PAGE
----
SYDNEY, NSW, Australia - Chinese, South Korean, and Japanese stock markets were closed on Monday with their respective countries enjoying a public holiday.
It was a good thing for investors and traders as those left holding the fort faced a barrage of selling.
The main focus Monday was the continued troubles of embattled Hong Kong-listed property developer China Evergrande which has $305 billion worth of debt requiring repayment in the days and weeks ahead.
The company announced on Sunday some of its loan book has been repaid, not in cash but by property.
The yield on its 2022 bonds has skyrocketed to 500 percent per annum.
The imminent collapse of the real estate giant has the Hong Kong Stock Exchange reeling. On Monday the coveted Hang Seng index tumbled 821.62 points or 3.30 percent t, to close at 24,099.14.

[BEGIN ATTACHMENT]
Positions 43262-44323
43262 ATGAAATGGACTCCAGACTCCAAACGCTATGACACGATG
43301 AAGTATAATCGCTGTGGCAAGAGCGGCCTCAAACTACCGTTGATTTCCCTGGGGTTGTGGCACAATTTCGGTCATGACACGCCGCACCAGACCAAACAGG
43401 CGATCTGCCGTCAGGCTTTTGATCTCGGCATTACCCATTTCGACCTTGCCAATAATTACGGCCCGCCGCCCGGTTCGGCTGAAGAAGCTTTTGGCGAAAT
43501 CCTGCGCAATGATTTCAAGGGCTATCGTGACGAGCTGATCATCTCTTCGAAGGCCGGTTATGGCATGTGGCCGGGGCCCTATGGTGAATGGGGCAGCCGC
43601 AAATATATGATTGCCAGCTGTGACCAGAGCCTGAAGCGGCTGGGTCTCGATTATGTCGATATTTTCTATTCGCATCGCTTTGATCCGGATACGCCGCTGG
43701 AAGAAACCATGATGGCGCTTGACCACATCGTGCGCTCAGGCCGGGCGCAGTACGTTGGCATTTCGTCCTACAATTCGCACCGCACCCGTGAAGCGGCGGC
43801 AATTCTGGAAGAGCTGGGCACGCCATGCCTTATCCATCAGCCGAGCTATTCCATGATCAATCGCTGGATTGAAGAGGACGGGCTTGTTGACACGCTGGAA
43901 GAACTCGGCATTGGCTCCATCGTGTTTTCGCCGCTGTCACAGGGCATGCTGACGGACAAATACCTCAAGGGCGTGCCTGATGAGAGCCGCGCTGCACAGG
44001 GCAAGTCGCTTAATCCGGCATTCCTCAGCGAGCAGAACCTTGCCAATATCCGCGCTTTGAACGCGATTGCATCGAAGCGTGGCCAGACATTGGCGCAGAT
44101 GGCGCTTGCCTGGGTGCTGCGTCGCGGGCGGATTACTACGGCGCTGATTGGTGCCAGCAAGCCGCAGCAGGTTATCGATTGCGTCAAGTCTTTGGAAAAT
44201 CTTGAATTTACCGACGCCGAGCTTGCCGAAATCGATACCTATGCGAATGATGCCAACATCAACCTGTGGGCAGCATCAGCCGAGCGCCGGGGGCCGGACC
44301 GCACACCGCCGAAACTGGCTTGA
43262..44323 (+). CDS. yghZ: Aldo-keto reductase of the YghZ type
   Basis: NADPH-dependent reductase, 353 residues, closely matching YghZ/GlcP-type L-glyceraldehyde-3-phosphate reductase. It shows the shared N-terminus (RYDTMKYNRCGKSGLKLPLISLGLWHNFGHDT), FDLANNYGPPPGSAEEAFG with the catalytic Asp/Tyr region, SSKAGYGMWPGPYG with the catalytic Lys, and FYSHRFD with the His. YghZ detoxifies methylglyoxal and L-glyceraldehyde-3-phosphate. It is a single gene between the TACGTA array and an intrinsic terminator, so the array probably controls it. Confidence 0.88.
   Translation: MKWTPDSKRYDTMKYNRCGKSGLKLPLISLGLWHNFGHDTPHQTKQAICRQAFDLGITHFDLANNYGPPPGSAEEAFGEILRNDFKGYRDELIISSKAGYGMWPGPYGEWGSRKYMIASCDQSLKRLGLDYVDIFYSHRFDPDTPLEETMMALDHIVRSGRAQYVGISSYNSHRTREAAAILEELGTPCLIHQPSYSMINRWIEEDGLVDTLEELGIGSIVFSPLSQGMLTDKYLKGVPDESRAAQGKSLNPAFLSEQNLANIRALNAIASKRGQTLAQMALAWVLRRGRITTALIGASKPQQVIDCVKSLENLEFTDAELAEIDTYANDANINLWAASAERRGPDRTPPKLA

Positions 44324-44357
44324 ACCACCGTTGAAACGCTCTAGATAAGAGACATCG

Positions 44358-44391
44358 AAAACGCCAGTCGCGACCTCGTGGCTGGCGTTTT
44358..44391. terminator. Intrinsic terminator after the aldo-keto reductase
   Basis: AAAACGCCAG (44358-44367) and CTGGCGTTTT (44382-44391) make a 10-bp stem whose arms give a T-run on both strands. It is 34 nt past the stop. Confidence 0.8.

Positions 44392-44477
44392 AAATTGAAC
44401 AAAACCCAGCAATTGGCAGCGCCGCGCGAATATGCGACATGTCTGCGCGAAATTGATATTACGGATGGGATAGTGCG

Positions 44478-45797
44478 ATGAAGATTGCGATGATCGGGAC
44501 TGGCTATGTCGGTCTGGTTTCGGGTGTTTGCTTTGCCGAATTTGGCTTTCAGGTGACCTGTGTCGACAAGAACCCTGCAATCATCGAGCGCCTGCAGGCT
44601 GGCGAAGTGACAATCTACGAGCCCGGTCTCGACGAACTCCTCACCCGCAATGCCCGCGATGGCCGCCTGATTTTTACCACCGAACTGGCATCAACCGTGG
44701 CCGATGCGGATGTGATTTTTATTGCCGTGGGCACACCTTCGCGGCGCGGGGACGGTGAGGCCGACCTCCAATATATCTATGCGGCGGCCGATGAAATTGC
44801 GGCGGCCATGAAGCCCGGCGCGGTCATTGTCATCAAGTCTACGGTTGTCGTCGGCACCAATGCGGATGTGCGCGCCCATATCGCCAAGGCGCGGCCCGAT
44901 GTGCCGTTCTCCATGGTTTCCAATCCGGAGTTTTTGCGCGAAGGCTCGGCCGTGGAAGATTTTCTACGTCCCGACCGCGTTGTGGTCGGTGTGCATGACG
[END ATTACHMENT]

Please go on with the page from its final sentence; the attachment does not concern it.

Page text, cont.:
"It's part of a correction which was due to some degree, and partly reflects prevailing uncertainties about the growth outlook," Shane Oliver, head of investment strategy at AMP Capital told Thomson Reuters Monday.
"And then, of course, that's continued in the Asia time zone with the concerns about Evergrande in China adding to that weakness."
Stocks traded in Australia too on Monday but traders there caught the contagion, sending the markets plummeting.
The Australian All Ordinaries shed 143.20 points or 1.86 percent to 7,559.20.
The U.S. dollar jumped on the volatility. The euro fell to 1.1716 by the Sydney close Monday. The British pound weakened to 1.3706. The Japanese yen was slightly firmer at 109.83. The Swiss franc slipped to 0.9320.
The Canadian was weaker at 1.2801. The Australian dollar dropped to 0.7237. The New Zealand dollar weakened to 0.7024.